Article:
Johns Hopkins Children's Center. (1997, June 4). Impact Of Managed Care On Pediatric Medicaid Patients. ScienceDaily. Retrieved August 23, 2014 from www.sciencedaily.com/releases/1997/06/970604093405.htm
Johns Hopkins Children's Center. "Impact Of Managed Care On Pediatric Medicaid Patients." ScienceDaily. www.sciencedaily.com/releases/1997/06/970604093405.htm (accessed August 23, 2014).

Share This




More Health & Medicine News

Saturday, August 23, 2014

Featured Research

from universities, journals, and other organizations


Featured Videos

from AP, Reuters, AFP, and other news services

Drug Used To Treat 'Ebola's Cousin' Shows Promise

Drug Used To Treat 'Ebola's Cousin' Shows Promise

Newsy (Aug. 21, 2014) An experimental drug used to treat Marburg virus in rhesus monkeys could give new insight into a similar treatment for Ebola. Video provided by Newsy
Powered by NewsLook.com
Two US Ebola Patients Leave Hospital Free of the Disease

Two US Ebola Patients Leave Hospital Free of the Disease

AFP (Aug. 21, 2014) Two American missionaries who were sickened with Ebola while working in Liberia and were treated with an experimental drug are doing better and have left the hospital, doctors say on August 21, 2014. Duration: 01:05 Video provided by AFP
Powered by NewsLook.com
Cadavers, a Teen, and a Medical School Dream

Cadavers, a Teen, and a Medical School Dream

AP (Aug. 21, 2014) Contains graphic content. He's only 17. But Johntrell Bowles has wanted to be a doctor from a young age, despite the odds against him. He was recently the youngest participant in a cadaver program at the Indiana University NW medical school. (Aug. 21) Video provided by AP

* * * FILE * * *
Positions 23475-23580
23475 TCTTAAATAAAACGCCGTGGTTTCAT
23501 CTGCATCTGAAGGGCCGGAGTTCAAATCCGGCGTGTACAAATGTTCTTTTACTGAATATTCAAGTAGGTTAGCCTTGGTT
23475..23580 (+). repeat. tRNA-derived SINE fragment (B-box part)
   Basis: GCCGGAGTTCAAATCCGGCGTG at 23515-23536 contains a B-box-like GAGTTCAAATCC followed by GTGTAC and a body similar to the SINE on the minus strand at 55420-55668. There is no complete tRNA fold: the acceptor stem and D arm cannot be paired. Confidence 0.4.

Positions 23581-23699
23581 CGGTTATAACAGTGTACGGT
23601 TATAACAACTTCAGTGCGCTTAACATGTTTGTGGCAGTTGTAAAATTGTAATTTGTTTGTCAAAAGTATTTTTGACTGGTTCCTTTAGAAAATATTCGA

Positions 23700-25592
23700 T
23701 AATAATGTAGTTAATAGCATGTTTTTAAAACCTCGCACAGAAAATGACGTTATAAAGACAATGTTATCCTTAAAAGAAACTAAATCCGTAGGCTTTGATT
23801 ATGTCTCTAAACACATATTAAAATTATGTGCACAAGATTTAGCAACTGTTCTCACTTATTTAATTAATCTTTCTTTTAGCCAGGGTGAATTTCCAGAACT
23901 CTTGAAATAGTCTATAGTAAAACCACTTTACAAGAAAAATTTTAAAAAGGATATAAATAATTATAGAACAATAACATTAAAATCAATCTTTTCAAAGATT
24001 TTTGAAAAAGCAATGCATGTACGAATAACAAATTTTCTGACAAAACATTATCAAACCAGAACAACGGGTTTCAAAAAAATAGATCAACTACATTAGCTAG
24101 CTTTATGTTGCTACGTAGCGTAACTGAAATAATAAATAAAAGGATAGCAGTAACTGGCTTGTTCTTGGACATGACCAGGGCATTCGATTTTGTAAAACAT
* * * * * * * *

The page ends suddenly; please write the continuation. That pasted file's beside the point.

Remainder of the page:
Powered by NewsLook.com
American Ebola Patients Released: What Cured Them?

American Ebola Patients Released: What Cured Them?

Newsy (Aug. 21, 2014) It's unclear whether the American Ebola patients' recoveries can be attributed to an experimental drug or early detection and good medical care. Video provided by Newsy
Powered by NewsLook.com

Search ScienceDaily

Number of stories in archives: 140,361

Find with keyword(s):
Enter a keyword or phrase to search ScienceDaily for related topics and research stories.

Save/Print:
Share:

Breaking News:
from the past week

In Other News

... from NewsDaily.com

Science News

Health News

Environment News

Technology News



Save/Print:
Share:

Free Subscriptions


Get the latest science news with ScienceDaily's free email newsletters, updated daily and weekly. Or view hourly updated newsfeeds in your RSS reader:

Get Social & Mobile


Keep up to date with the latest news from ScienceDaily via social networks and mobile apps:

Have Feedback?


Tell us what you think of ScienceDaily -- we welcome both positive and negative comments. Have any problems using the site? Questions?
Mobile: iPhone Android Web
Follow: Facebook Twitter Google+
Subscribe: RSS Feeds Email Newsletters
Latest Headlines Health & Medicine Mind & Brain Space & Time Matter & Energy Computers & Math Plants & Animals Earth & Climate Fossils & Ruins